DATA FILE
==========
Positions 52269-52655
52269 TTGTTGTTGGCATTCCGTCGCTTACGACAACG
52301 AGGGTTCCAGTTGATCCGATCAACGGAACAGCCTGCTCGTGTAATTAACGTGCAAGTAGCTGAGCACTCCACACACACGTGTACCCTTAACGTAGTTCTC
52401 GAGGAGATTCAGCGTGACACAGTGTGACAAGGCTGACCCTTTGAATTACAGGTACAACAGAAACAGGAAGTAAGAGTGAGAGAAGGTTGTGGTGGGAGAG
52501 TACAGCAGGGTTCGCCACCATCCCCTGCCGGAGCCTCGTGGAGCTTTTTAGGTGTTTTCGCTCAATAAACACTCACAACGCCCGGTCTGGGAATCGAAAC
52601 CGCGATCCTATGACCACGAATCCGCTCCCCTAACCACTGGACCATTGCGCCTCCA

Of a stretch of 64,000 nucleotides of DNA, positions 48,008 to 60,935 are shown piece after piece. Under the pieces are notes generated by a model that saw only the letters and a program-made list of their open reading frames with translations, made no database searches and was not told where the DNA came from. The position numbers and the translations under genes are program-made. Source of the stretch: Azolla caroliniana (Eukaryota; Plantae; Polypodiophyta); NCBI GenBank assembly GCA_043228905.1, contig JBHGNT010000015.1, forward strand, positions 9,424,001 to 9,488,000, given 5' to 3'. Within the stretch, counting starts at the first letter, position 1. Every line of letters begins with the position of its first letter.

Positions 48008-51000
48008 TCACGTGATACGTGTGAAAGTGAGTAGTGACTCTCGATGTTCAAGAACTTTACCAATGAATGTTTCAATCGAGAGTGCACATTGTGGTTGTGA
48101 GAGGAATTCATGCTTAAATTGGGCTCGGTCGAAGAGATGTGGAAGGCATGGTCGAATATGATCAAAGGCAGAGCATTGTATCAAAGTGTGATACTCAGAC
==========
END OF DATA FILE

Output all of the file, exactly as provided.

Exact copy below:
Positions 52269-52655
52269 TTGTTGTTGGCATTCCGTCGCTTACGACAACG
52301 AGGGTTCCAGTTGATCCGATCAACGGAACAGCCTGCTCGTGTAATTAACGTGCAAGTAGCTGAGCACTCCACACACACGTGTACCCTTAACGTAGTTCTC
52401 GAGGAGATTCAGCGTGACACAGTGTGACAAGGCTGACCCTTTGAATTACAGGTACAACAGAAACAGGAAGTAAGAGTGAGAGAAGGTTGTGGTGGGAGAG
52501 TACAGCAGGGTTCGCCACCATCCCCTGCCGGAGCCTCGTGGAGCTTTTTAGGTGTTTTCGCTCAATAAACACTCACAACGCCCGGTCTGGGAATCGAAAC
52601 CGCGATCCTATGACCACGAATCCGCTCCCCTAACCACTGGACCATTGCGCCTCCA

Of a stretch of 64,000 nucleotides of DNA, positions 48,008 to 60,935 are shown piece after piece. Under the pieces are notes generated by a model that saw only the letters and a program-made list of their open reading frames with translations, made no database searches and was not told where the DNA came from. The position numbers and the translations under genes are program-made. Source of the stretch: Azolla caroliniana (Eukaryota; Plantae; Polypodiophyta); NCBI GenBank assembly GCA_043228905.1, contig JBHGNT010000015.1, forward strand, positions 9,424,001 to 9,488,000, given 5' to 3'. Within the stretch, counting starts at the first letter, position 1. Every line of letters begins with the position of its first letter.

Positions 48008-51000
48008 TCACGTGATACGTGTGAAAGTGAGTAGTGACTCTCGATGTTCAAGAACTTTACCAATGAATGTTTCAATCGAGAGTGCACATTGTGGTTGTGA
48101 GAGGAATTCATGCTTAAATTGGGCTCGGTCGAAGAGATGTGGAAGGCATGGTCGAATATGATCAAAGGCAGAGCATTGTATCAAAGTGTGATACTCAGAC